Pope Francis presents 2013 Ratzinger Prize

2013-10-26 Vatican Radio

(Vatican Radio) Pope Francis on Saturday presented the 2013 Ratzinger Prize to joint recipients: a German lay theologian and an Anglican English Biblical scholar.
In his address, the Pope reflected on the works of Benedict XVI, after whom the award is named. Highlighting the Jesus of Nazareth series, written by Benedict during his pontificate, Pope Francis said his predecessor had given to the Church and to all people a precious gift: his understanding of Jesus, the fruit of years of study, prayer and theological engagement, in a way that is widely accessible.
The recipients of this year’s Ratzinger Prize are: Christian Schaller, professor of dogmatic theology and deputy director of the Pope Benedict XVI Institute of Regensburg, Germany, which is publishing the complete works of Joseph Ratzinger, and Rev Canon Professor Richard Burridge, dean of King's College London and a minister in the Anglican Communion.
Burridge also participated this week in a symposium of the Joseph Ratzinger-Benedict XVI Vatican Foundation, entitled “The Gospels: History and Christology”, which took place at the Pontifical Lateran University, 24-26 October. The symposium's starting point was the research of Joseph Ratzinger.
Burridge received the honour for his contribution to the historical and theological recognition of the Gospels' inseparable connection to Jesus of Nazareth.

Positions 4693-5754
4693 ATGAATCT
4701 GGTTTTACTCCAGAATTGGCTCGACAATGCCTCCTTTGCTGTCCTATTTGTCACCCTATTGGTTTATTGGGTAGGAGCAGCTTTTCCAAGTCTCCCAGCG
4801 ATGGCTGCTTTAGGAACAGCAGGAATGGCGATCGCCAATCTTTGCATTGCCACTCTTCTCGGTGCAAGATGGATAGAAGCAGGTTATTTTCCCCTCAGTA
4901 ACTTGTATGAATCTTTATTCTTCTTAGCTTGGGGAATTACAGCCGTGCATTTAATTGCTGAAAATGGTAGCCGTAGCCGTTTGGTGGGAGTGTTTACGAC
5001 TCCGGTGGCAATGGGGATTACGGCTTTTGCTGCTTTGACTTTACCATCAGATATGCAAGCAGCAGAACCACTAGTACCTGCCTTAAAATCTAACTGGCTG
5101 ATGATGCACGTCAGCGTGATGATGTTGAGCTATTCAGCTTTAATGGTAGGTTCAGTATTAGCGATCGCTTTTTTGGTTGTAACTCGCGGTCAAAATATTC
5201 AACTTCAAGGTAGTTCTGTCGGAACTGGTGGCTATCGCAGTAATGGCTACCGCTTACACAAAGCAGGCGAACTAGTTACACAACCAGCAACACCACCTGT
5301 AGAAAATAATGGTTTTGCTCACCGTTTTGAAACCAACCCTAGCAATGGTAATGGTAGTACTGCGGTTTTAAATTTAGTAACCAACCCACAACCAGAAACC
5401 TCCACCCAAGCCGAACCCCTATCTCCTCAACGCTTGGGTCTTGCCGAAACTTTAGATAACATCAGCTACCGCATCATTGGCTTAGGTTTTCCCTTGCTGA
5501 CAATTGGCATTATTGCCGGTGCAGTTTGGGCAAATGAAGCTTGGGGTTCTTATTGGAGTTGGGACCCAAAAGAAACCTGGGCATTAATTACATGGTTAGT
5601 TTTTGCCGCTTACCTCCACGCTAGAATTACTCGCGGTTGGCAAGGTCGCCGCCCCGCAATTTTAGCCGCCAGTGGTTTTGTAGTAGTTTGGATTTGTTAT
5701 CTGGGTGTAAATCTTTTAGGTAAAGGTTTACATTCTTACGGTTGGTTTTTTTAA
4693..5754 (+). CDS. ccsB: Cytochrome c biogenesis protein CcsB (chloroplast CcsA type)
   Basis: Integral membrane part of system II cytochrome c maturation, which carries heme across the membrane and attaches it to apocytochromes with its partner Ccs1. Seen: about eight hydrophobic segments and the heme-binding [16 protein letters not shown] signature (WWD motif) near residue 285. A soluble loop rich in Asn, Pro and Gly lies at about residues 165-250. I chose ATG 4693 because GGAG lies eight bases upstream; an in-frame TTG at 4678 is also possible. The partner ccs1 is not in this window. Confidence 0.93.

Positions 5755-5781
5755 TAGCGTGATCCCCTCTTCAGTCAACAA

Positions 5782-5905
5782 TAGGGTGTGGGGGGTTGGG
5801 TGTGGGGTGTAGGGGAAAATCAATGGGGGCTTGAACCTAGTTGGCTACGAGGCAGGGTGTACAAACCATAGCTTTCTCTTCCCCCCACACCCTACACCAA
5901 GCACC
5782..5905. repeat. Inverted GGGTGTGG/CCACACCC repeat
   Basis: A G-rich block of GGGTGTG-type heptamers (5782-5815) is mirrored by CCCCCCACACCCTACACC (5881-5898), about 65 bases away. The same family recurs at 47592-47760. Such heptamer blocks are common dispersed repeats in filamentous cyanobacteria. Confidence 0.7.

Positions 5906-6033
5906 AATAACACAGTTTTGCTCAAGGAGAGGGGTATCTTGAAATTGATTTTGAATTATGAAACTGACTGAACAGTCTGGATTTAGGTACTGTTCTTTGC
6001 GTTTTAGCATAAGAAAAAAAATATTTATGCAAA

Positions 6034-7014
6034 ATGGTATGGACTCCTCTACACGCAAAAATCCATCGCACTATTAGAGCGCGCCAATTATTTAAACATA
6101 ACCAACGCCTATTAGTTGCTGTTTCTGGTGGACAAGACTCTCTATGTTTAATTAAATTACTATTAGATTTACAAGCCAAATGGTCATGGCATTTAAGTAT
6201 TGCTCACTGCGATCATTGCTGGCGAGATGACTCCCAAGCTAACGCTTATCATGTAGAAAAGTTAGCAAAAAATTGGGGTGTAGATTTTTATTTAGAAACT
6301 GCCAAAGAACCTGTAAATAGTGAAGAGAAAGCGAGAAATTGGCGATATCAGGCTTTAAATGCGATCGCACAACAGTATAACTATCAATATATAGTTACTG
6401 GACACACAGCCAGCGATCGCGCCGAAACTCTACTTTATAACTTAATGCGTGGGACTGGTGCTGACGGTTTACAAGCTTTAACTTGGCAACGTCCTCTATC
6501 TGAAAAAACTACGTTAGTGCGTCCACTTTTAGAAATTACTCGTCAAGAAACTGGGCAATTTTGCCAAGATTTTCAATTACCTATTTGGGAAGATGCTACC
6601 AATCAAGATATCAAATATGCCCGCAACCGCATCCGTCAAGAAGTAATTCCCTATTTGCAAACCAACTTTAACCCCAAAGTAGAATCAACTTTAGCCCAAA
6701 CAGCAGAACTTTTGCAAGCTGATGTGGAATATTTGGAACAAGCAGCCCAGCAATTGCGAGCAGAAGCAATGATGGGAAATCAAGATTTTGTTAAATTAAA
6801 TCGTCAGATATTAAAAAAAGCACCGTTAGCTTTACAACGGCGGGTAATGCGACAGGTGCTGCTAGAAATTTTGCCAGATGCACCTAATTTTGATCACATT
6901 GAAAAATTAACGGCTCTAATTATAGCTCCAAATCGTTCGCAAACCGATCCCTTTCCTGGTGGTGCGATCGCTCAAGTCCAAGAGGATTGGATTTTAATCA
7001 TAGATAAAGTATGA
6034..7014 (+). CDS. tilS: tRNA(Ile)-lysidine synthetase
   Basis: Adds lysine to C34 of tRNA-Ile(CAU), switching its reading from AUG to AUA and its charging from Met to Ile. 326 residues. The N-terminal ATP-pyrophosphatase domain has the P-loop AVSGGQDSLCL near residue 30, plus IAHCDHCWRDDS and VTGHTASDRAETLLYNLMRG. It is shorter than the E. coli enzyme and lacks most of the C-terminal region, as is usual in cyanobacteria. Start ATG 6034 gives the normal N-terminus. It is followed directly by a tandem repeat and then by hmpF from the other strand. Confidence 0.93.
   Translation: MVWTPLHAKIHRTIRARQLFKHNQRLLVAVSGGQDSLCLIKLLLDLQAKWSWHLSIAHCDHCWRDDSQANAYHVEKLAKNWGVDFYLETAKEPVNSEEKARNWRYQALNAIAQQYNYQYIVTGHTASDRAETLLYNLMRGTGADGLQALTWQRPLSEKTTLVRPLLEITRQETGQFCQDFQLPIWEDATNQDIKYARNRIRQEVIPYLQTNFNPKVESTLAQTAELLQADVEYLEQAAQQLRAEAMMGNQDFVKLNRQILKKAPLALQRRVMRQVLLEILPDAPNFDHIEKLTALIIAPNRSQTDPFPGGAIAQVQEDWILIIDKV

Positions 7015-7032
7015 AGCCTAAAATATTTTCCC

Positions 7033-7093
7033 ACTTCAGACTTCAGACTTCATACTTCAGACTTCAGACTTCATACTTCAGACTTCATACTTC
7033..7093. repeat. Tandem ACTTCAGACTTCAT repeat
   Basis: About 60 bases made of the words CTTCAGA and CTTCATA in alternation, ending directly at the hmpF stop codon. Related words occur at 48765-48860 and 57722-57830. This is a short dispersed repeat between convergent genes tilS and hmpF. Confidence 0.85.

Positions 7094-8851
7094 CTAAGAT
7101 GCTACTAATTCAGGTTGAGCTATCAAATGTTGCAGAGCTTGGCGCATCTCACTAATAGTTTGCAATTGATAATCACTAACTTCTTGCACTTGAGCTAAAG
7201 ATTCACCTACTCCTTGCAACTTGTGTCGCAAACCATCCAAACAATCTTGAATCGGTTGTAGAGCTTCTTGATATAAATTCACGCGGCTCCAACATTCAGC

In sharing his reaction to receiving the prize with Vatican Radio's Lydia O'Kane, Burridge explained he was already expecting to be in Rome for another conference when he received the news.
“We got a letter – actually on my birthday in June – from the Apostolic Nuncio, asking me if I would accept the honour. Everybody thought that this was a practical joke from the students, but it was such a joy to discover that, a real surprise, and a terrific honour,” he said.
As the first non-Catholic to receive the award, he said that his receiving the award “says something about the importance of what has been happening over the last two or three decades, not just in Anglican and Roman Catholic dialogue, but internationally in Biblical studies, as we have been working more and more closely together.”
Listen to the full interview: